The work on the dummy begins a day or two before New Year’s eve and is usually done by a group of neighborhood friends. It is always a self-initiated project and the only direction they receive is from the older boys.  The dummy is made up of straw and fully clothed with donated shirts, pants and fashion accessories. There is usually a theme to design the old man along with quirky elements that reflects the mood of it’s creators. Almost every neighborhood has its own ‘old man’ so sometimes it can get competitive 😉

The highly celebrated Nasik Dhol, a special form of rhythmic music played with the big drums or locally known as dhols makes everyone dance on it’s magical beats, followed by the burning of the effigy at midnight.

Having grown up in Colaba, I’ve been accustomed to seeing this happen every year, however its popularity is waning.




Mix Pic 089

Ballard Estate Festival (2016)

Mumbai’s Ballard Estate, one of the places in South Mumbai located right next to the Mumbai fort, is a 100 year old neighbourhood known for British lineage and architecture. For the first time, Ballard Estate and the Mumbai Port Trust (MPT) in partnership with Ferriswheel Entertainment organised the Mumbai Ballard Estate Festival 2016 (MBEF), a festival that celebrates Mumbai and the spirit of Mumbaikars.  100 kiosk stalls display art, food, kitsch products and a lot of other interesting things. The festival also features an art display along with various music performances.  All the images below are of the pre-setup.


My nephew managed to pull some strings and book a tour of SJ Studios at the last minute. We drove to S.J. Studio in Andheri from Colaba. This is a large studio where Bollywood production houses shoot their movie scene.  The property is spread over 100,000 sq feet of area and 14 shooting floors along with empty floors and countless permanent sets and props.


SJ Studios offers an authentic Bollywood tour to its visitors. Lavish bungalows, real life like hospitals, conference rooms, a police station along with real jail cells are just a few of the many sights on offer at this sprawling establishment.  We managed to see the shooting of the popular bollywood teleserial “Yeh Hai Mohabattein” which was exciting.


And the three of us killing time in between replicating the drama in these Bollywood teleserials 🙂

20151226_16285720151226_16351220151226_163805_001We were then taken to their gallery full of movie posters, autograph, statue of Shah Rukh Khan, Salman Khan, Amitabh Bachan etc…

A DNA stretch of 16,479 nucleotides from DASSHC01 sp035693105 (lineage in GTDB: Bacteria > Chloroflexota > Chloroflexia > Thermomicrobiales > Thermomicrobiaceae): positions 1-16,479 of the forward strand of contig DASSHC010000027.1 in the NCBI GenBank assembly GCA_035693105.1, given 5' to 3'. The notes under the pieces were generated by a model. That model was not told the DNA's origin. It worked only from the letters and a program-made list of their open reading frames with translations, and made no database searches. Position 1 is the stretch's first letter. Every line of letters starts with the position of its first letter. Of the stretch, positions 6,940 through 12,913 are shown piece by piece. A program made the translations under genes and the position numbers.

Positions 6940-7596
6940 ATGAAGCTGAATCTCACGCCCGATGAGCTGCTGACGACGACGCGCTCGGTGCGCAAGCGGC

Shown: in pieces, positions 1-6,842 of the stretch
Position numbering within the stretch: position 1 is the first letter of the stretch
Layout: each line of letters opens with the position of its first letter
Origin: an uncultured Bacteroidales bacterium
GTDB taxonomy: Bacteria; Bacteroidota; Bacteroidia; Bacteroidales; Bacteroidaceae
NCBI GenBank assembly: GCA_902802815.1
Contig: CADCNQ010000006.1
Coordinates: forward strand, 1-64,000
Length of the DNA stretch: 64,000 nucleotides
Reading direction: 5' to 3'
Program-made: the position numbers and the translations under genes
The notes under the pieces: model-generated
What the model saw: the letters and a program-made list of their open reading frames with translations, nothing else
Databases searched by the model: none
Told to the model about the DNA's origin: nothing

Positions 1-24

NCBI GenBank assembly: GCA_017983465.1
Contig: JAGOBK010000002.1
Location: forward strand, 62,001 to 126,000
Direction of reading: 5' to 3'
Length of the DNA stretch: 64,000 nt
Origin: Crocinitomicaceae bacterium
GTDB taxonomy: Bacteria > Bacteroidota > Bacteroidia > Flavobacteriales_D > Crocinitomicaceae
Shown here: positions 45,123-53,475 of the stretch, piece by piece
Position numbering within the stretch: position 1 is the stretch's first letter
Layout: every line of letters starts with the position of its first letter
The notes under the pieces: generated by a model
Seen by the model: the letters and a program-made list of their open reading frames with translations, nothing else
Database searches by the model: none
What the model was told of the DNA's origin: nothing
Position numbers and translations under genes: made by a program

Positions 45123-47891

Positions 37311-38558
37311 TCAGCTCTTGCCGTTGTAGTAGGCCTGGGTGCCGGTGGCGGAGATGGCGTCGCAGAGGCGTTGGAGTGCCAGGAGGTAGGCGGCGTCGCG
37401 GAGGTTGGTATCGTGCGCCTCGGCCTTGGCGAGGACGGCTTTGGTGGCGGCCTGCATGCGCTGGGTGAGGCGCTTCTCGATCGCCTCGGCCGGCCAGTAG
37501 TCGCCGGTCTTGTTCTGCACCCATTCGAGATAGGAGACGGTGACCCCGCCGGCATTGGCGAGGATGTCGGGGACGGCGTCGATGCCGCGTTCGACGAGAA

SJ Studios also houses a mini theatre where once can see how VFX sound and special effects are created and used while making a movie along with a short film titled ‘Tribute to Bollywood’.  The tour would have been incomplete without a traditional Bollywood dance routine so it gave me immense joy to see some well choreographed dance numbers. The dancers were so good, it’s such a shame to know that they do not enjoy the recognition they truly deserve! The dancers requested us to join in and me being such a die-hard Bollywood fan willingly obliged 🙂 


They have a good collection of movie posters plastered all across the walls of their studio grounds.


We ended this fun trip with some amazing samosas and chai in their cafetaria.

Exterior of the cafetaria
Interior of the cafetaria.  Walls adorned with pics of all the Bollywood superstars!

Where do I eat?

Deciding what to eat in Mumbai is like trying to pick a favourite song, every option comes with its own special memories.  I’d like to mention some of my favourite Mumbai street food followed by some of my favorite restaurants.

Mumbai & street food are inseparable.  Mumbai’s street food was born of the need for quickly put-together food that was cheap and satisfying. Stories about the creation of some of these delights are now urban legend, such as the one about pav bhaji  being invented as midnight sustenance, thrown together from leftover vegetables mashed up to disguise their mixed breed, spiced up and served with a couple of pavs for workers coming off the night shift. The vada pav itself is born of a marriage of the Maharashtrian batata vada and the Portugese-origin pav, the union blessed with an anointing of spicy chutney. 

If you’ve ever wondered what keeps a city like Mumbai going, you can find the answer in her streets.

Keeri pav at Yunus, Nariman Point – as night falls, skewers clink together as they begin briskly grilling meat to melting softness and where every flavor comes together in one heavenly mouthful!
Chana masala at a stall near Yunus, Nariman point with loads of butter, garnished with the essential flavor of the human touch
Mutton biryani and succulent chicken tikka – the union blessed with raw onion and spice powder
Masala soda – trust Mumbai to turn a regular soda into a spicy one.  I can never have enough of this!

The next few pics are from Chowpatty Beach, which is famous for its variety of fast foods. The beach gets really packed at night with young people, families, locals, tourists, etc. and kind of resembles a carnival or fair with a lot happening all at once.  There are a number of food vendors strewn all across the beach and then many stalls all at one corner with every kind of food imaginable – bhelpuri, papdi chaat, paani puri, vada pav, wok noodles, paneer pressed sandwiches, etc

I believe these guys serve the best kulfis in Chowpatty.  Always been to this one so cannot comment on the others!
My son was in awe of the stall owner’s moustache 🙂